If you haven't already heard about blockchain technology you're about to very soon as this Google trends graph shows. Without going into the nitty-gritty details of Bitcoins, miners and ledgers the overall concept of blockchain technology appears to offer the electronics supply chain some major advantages when it comes to traceability.
The article below from The Manufacturer provides an overview of how blockchain works, some of the benefits and pitfalls associated with using the technology within a supply chain environment along with the details of current supply chain projects that are underway at the moment.
Whether or not this technology is adopted globally remains to be seen. But proving the provenance of electronic components entering the supply chain and then tracking their journey thereafter certainly has its merits and could help eradicate counterfeit components once and for all. For a more general overview of blockchain in a simplified format, this TEDx video by Richie Etwaru might help.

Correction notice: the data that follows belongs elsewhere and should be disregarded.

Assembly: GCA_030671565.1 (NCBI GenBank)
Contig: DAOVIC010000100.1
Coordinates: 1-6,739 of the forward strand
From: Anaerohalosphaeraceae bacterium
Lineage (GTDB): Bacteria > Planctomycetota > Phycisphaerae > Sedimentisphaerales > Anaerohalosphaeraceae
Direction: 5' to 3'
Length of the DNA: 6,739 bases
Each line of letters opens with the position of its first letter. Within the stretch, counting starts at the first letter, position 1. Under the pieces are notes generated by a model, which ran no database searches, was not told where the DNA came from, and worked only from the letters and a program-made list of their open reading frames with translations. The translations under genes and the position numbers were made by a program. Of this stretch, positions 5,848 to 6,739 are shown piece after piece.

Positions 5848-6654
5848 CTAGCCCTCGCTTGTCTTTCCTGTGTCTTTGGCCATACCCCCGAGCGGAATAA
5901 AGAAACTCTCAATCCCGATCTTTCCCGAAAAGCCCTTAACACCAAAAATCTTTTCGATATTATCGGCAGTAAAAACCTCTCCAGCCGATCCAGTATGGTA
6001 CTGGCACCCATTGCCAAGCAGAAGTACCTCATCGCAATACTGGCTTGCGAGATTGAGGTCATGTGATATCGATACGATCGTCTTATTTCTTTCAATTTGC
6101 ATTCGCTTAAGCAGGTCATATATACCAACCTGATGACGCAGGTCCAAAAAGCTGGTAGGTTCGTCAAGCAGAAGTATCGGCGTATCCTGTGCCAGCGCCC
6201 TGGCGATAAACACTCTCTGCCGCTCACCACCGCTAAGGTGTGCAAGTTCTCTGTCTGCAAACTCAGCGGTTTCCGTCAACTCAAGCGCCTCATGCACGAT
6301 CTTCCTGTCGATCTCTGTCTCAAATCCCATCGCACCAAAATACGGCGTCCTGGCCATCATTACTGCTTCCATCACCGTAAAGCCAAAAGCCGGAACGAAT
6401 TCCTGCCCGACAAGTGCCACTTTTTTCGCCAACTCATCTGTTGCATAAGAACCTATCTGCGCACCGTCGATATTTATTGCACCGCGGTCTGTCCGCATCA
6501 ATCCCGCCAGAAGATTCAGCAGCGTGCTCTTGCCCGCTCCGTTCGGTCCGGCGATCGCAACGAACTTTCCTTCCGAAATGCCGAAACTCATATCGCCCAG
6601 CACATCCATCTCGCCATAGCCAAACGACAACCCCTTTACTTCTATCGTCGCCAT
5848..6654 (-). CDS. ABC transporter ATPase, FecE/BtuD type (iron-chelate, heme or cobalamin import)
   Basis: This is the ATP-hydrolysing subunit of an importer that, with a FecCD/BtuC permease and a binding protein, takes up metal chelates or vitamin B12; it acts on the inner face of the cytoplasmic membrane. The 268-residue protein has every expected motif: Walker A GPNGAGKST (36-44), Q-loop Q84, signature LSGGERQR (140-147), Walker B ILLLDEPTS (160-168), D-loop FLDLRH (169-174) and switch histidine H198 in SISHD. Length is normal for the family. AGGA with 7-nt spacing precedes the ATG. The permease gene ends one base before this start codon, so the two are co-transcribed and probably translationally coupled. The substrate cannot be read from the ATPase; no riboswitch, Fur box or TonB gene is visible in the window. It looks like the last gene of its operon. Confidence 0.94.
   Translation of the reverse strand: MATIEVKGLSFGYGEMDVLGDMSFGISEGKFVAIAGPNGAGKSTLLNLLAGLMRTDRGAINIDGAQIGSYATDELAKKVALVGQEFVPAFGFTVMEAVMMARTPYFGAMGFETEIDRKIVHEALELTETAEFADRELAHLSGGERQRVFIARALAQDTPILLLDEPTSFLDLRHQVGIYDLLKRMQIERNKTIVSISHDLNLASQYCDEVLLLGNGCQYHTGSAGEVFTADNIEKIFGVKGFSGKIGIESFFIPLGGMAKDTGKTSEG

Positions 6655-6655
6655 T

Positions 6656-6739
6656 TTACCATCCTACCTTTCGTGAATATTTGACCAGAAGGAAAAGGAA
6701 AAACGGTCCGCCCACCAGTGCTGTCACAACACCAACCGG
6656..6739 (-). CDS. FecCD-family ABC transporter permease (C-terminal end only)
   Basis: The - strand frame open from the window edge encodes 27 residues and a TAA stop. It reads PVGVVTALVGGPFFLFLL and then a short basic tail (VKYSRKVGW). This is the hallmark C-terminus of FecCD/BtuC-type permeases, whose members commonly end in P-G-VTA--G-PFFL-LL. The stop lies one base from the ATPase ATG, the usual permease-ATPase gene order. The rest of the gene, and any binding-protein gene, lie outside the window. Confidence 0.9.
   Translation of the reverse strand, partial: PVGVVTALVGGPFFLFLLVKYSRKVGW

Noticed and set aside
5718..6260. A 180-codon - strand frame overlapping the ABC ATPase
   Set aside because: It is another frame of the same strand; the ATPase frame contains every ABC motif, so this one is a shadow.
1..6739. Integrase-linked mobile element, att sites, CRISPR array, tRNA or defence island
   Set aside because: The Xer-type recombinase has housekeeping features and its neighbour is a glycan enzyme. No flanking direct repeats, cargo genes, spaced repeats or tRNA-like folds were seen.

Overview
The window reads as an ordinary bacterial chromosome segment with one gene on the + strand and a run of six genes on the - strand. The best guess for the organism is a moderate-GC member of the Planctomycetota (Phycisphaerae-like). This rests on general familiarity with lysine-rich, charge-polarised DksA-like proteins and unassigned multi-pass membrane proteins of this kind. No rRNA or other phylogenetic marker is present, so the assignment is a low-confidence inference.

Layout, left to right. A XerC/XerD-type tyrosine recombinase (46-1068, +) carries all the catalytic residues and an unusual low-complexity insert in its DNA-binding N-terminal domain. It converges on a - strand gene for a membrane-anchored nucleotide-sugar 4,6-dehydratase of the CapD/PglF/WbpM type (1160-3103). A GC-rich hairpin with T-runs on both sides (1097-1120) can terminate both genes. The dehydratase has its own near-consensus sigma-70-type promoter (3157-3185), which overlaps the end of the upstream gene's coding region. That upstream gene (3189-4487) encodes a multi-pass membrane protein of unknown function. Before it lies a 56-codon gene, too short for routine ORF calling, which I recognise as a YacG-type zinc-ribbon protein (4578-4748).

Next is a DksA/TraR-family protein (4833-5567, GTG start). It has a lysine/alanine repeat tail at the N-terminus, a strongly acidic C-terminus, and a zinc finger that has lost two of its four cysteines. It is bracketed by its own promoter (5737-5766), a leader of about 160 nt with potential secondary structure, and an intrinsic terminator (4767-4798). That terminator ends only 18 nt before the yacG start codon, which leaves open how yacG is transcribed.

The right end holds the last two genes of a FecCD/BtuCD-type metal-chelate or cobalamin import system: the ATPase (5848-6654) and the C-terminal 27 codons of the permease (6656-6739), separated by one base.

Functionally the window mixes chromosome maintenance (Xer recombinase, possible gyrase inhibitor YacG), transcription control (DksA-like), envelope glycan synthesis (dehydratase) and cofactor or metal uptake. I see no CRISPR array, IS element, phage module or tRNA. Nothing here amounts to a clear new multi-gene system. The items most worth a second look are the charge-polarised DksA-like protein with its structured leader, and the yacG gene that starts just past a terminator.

In this example, purchasers can scan a QR code on packaging to access details on the production batch and supply chain journey. Yet this level of detail is not routinely available.
Enter, the world of blockchain. In theory, at least, blockchain provides a panacea to the recognised headache of supply chain security. Not only does it have the potential to track product journeys to the most granular level, providing visibility to all who need it, but also it offers opportunities to automate many largely manual processes, reducing the administrative bill into the bargain.
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